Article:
I didn’t find Tom Friedman’s Singapore column as revelatory as many others (probably because I’m skeptical on some of the current international panic). But I did think these two grafs were the money grafs though:
I was struck because that kind of linkage is so often missing in U.S. politics today. Republicans favor deep cuts in government spending, while so far exempting Medicare, Social Security and the defense budget. Not only is that not realistic, but it basically says that our nation’s priorities should be to fund retirement homes for older people rather than better schools for younger people and that we should build new schools in Afghanistan before Alabama.
President Obama just laid out a smart and compelling vision of where our priorities should be. But he did not spell out how and where we will have to both cut and invest — really intelligently and at a large scale — to deliver on his vision.
The Afghan line is a bit of a throwaway but the general point is right on. We have spent a lot building schools and on education during the last century but right now demographics mean this country’s fiscal burden is shifting to the elderly and we have no strategy for how to take care of our aging population and improve our schools – not just through spending but also by improving productivity and delivery. And our political debate, while contentious and loud, is pretty devoid of serious solutions because the politics don’t work right now given where the organized political power is.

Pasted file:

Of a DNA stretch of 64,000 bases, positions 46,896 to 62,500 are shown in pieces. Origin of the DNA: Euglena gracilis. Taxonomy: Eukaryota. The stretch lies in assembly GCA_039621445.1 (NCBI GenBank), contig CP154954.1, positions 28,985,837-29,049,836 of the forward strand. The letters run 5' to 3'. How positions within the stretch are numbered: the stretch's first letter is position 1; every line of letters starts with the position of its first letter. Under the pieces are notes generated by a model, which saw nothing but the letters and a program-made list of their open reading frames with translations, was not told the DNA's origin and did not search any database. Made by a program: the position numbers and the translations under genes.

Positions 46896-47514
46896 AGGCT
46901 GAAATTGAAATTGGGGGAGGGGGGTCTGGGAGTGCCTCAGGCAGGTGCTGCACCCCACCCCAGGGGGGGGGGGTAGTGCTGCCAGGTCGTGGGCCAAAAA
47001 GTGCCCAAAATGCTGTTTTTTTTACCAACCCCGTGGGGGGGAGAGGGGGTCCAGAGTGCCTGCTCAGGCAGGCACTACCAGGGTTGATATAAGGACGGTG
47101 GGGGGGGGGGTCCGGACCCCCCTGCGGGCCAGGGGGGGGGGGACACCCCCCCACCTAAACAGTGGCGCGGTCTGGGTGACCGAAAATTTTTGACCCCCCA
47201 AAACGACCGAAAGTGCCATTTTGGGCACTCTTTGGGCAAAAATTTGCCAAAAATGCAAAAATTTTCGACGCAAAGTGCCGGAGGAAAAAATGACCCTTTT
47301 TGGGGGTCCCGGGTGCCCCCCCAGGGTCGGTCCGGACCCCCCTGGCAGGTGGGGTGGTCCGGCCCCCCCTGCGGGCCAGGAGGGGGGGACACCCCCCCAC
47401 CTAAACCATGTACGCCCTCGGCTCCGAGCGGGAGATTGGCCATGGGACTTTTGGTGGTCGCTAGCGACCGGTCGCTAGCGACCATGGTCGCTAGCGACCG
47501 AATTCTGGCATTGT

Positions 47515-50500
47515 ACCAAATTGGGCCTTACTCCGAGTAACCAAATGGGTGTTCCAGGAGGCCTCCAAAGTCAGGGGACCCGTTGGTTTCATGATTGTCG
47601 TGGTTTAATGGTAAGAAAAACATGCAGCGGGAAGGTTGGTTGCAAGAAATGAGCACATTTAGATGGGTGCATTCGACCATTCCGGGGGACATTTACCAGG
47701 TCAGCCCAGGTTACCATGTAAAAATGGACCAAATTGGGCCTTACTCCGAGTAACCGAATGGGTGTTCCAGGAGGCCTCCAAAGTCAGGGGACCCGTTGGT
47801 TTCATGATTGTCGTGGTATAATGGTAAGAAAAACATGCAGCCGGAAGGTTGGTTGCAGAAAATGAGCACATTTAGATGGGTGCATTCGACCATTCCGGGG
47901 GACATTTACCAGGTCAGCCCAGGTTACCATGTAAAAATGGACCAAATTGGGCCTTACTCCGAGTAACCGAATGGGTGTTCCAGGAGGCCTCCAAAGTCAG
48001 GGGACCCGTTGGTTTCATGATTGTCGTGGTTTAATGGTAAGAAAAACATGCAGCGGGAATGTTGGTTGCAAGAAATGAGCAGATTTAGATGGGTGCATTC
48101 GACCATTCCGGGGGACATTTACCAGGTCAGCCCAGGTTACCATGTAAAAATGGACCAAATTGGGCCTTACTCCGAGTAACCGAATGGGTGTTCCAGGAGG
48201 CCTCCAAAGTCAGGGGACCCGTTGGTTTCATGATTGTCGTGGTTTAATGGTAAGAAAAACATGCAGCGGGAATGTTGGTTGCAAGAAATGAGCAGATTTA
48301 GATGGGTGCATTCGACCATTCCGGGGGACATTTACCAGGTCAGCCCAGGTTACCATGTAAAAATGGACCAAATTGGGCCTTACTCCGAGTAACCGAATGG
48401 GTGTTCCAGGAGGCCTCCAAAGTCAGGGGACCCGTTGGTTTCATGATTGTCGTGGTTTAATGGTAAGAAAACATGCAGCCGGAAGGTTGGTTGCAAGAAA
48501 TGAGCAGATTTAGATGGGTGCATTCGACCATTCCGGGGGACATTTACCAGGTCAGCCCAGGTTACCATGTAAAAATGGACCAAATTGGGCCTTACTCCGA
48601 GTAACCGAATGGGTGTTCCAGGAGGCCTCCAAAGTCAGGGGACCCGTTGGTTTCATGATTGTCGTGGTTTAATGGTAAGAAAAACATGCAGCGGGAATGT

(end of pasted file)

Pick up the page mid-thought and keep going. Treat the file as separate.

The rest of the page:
One Reply to “Stuck In America”
As usual Friedman is not quite on target. Is there really a big government financed program on retirement homes ? I see no evidence of this, and at the age of 77 I have been investigating options.
Incidentally he makes a big deal out of a Singapore school teaching about DNA in the fifth grade. You can find a very large selection of lab oriented teaching materials in this area in any school science catalog- I suspect- but I don’t know- that many American schools are using this stuff.